Long Reads

The fall and rise of one of the most beautiful museums in the world

In Essen, a grey and gritty city in the centre of Europe’s biggest rustbelt, Germany’s most beautiful art gallery is celebrating its (slightly belated) centenary. Founded in 1922, Essen’s Folkwang Museum turned 100 last year, but those celebrations were curtailed by Covid-19. This year, it’s an international rendezvous again. Wandering around this serene, sunlit building, you rub shoulders with art lovers from all around the world.

In Berlin or Munich this would be no big deal, but here in Essen? This drab conurbation lies in the heart of the Ruhr, a post-industrial sprawl of derelict coal mines and redundant steel mills, which stretches for over 100km (62 miles) across northwest Germany like a huge unsightly rash. The slag heaps have been grassed over, and new forests now grow where steelworks once stood, but nobody in their right mind would call it pretty. So how did Essen end up with what Paul J Sachs (co-founder of New York’s Museum of Modern Art) called “the most beautiful museum in the world”?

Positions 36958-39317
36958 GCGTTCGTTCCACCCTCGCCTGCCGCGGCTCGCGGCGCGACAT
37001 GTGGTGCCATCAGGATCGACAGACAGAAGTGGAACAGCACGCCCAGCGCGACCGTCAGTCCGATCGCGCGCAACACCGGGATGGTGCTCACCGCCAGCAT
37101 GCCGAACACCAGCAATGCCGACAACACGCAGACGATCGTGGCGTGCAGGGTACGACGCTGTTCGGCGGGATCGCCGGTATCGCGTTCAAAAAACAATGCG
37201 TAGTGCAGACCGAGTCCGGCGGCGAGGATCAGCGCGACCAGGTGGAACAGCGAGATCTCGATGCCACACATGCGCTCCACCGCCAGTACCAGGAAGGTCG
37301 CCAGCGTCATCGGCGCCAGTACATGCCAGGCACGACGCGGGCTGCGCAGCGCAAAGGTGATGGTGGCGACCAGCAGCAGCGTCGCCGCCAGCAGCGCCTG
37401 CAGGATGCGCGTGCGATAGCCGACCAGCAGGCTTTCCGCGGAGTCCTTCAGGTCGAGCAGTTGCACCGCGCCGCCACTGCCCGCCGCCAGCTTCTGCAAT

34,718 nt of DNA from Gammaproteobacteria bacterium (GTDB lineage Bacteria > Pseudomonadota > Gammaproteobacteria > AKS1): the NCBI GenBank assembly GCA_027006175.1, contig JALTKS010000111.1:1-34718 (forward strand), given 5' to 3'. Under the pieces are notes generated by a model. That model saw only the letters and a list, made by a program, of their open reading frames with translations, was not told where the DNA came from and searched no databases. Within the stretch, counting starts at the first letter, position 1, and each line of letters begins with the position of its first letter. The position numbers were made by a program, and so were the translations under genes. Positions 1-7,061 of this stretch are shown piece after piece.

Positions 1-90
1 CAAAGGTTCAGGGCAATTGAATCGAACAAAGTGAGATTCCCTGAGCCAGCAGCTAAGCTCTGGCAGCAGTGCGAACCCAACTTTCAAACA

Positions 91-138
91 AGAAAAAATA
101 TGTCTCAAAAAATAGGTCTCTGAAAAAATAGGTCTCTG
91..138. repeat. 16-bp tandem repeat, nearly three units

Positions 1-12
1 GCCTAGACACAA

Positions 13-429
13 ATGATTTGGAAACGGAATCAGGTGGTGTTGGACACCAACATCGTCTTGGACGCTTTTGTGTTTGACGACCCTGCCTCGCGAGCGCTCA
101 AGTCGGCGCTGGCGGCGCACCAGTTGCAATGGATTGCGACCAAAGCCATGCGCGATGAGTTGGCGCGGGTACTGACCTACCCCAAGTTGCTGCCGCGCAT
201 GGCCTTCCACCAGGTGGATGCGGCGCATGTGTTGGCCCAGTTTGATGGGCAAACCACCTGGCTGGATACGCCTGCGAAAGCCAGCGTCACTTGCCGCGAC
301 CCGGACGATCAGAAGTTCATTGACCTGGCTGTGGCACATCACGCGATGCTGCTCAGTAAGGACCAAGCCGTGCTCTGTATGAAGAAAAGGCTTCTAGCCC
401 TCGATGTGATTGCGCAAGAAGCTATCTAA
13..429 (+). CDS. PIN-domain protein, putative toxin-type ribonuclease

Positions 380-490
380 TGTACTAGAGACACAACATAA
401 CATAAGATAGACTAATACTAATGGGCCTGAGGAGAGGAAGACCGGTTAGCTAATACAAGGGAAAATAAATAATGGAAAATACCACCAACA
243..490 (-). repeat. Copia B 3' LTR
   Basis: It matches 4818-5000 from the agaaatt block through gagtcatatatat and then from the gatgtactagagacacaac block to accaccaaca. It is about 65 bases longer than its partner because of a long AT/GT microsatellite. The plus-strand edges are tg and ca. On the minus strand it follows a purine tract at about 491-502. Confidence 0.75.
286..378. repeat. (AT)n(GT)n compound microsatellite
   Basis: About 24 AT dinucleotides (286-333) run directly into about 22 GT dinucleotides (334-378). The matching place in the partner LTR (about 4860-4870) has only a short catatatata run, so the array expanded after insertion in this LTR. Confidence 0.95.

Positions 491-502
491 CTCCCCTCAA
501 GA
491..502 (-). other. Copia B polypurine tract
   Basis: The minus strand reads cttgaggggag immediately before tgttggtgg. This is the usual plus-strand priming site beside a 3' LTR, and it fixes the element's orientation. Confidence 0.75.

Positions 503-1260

For art buffs, the history of the Folkwang Museum is fascinating – but its significance stretches way beyond the narrow confines of the art world. The Folkwang’s fall and rise isn’t just a story about modern art, it’s a story about the ruination and redemption of modern Germany – from the tyranny of the Third Reich to today’s Bundesrepublik.


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